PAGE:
Imagine this. YOUR house is on fire.
You call the fire department and the firefighters arrive, setting up the hoses and readies to put out the fire.
Just then, the detectives who arrives at the scene, stops the firefighters from putting out the fire.
“Let us put out the fire before it spreads“, the firefighters pleaded.
“Hold your horses, no one is putting out any fire till we investigate and find out who set the fire!“, rebutted the detectives.
“But the hold house is going to burn down and the neighbouring houses are starting to smother“, you quipped.
“Well, burn down if it has to, we are going to get to the bottom of this all. The Who, What, When, Where, Why, How of this case!“, stated the detectives in a matter-of-factly manner.
It would be a disaster if this happens in real life. In real life, the police control the crowd to prevent looting or owners and bystanders from risking their lives while the firefighters do their job in putting out the fire. If not, it would be a disaster.
But what about us? What happens when we are ‘burning’ with rage? Seething with anger? Torching green with jealousy? We tend to not put out our ‘fire’ in our mind and heart. Sometimes we even invite others to come and inspect the fire, burning them with a mark of communal anger. Other times, when others try to calm us down or talk some sense into us, we find more evidence to be angry, we put more fuel into our inner flame.
I am right, he is wrong! That’s why I am angry!! Stop trying to defending him, can’t you see that he is the one at fault?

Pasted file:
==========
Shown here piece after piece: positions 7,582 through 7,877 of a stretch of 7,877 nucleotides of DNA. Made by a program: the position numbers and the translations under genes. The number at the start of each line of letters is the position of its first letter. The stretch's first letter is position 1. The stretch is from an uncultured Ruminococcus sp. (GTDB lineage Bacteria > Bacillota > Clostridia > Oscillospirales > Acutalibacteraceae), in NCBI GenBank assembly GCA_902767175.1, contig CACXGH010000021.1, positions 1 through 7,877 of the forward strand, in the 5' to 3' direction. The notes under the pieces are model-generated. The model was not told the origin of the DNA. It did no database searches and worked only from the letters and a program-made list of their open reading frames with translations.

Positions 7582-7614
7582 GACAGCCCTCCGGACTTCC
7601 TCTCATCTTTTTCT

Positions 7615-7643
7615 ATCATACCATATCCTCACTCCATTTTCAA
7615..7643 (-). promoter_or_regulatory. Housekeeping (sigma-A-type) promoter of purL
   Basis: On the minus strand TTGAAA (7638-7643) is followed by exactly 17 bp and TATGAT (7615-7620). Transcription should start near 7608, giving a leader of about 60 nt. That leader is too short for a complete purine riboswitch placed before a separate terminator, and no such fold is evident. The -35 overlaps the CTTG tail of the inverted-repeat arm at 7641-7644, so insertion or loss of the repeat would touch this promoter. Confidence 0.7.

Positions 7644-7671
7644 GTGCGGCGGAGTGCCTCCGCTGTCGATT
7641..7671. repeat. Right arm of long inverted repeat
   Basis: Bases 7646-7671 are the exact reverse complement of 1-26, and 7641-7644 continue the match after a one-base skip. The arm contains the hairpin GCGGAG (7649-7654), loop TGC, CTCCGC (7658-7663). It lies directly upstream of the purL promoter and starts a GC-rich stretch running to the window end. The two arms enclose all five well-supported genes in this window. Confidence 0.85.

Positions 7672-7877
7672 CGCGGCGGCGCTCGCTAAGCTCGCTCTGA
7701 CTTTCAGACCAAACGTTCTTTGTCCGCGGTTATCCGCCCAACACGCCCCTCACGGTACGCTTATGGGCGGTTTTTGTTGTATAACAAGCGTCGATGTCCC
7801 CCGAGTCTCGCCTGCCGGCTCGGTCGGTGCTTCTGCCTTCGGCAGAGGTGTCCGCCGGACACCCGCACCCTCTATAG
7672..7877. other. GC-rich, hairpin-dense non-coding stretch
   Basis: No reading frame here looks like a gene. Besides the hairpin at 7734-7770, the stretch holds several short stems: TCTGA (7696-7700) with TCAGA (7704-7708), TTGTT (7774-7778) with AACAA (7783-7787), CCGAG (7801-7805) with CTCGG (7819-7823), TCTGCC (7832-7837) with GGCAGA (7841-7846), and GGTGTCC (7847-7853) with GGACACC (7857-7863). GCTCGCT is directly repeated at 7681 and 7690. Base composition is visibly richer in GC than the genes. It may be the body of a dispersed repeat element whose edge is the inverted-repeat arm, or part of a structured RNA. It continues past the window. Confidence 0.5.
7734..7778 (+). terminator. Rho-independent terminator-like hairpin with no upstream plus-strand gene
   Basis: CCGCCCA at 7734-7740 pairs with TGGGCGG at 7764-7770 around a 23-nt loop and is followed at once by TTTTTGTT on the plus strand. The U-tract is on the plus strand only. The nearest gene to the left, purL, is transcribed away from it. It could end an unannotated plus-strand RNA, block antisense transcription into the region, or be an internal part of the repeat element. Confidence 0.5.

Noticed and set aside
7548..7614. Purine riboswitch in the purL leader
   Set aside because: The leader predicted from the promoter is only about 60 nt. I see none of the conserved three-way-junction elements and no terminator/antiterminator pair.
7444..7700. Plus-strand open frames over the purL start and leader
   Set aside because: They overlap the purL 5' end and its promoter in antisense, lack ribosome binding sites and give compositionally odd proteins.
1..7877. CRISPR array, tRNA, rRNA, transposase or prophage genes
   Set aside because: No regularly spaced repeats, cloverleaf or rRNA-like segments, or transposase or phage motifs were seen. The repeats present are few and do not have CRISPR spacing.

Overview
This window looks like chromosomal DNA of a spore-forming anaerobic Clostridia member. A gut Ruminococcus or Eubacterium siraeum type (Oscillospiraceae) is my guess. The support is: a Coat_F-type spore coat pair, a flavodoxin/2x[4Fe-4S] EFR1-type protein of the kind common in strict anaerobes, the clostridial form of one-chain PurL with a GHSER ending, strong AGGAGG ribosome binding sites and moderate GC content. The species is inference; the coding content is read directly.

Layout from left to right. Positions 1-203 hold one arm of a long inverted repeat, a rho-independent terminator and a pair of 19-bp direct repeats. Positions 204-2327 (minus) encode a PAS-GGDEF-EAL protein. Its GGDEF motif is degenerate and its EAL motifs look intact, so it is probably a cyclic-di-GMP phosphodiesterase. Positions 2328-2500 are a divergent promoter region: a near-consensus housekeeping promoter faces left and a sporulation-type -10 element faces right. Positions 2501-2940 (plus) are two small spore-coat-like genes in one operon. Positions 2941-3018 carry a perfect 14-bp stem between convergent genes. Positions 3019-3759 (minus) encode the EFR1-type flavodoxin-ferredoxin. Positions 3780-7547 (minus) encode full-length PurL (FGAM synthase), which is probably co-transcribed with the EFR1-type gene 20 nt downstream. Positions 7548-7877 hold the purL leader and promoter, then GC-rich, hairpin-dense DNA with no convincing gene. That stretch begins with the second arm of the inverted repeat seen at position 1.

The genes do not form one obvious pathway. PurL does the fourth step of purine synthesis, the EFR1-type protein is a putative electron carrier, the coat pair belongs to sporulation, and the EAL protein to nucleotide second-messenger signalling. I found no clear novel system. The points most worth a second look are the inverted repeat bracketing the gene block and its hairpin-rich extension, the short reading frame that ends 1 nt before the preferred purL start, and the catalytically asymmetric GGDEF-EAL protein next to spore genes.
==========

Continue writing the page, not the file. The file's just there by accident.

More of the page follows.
When we relook at the statement, it becomes really queer. It is as though the person who is “right”, should be angry, should be upset. But why should the person who is right have to suffer the consequences of anger? We need to remind ourselves, “If we are right and
they are wrong, we should be happy”. Or at least not angry. If we can manage it, have compassion for those who are wrong.
If we find that we have anger or other negative emotions, we should learn to put out the fire first before trying to play detectives and find out “Who, What, When, Where, Why, and How”.
Remember, “Put out the fire first!“.
In Cula-Malunkyovada Sutta “The shorter instructions to Malunkya”, when Ven. Malunkyaputta threatens to disrobe if he is not given an answer to a series of questions unconnected to the holy life, the Buddha gives a parable of a man, who while wounded with an arrow thickly smeared with poison, refuses treatment until the Who, What, When, Where, Why and Hows of the poison arrow is known.
Photo of Shophouses on fire
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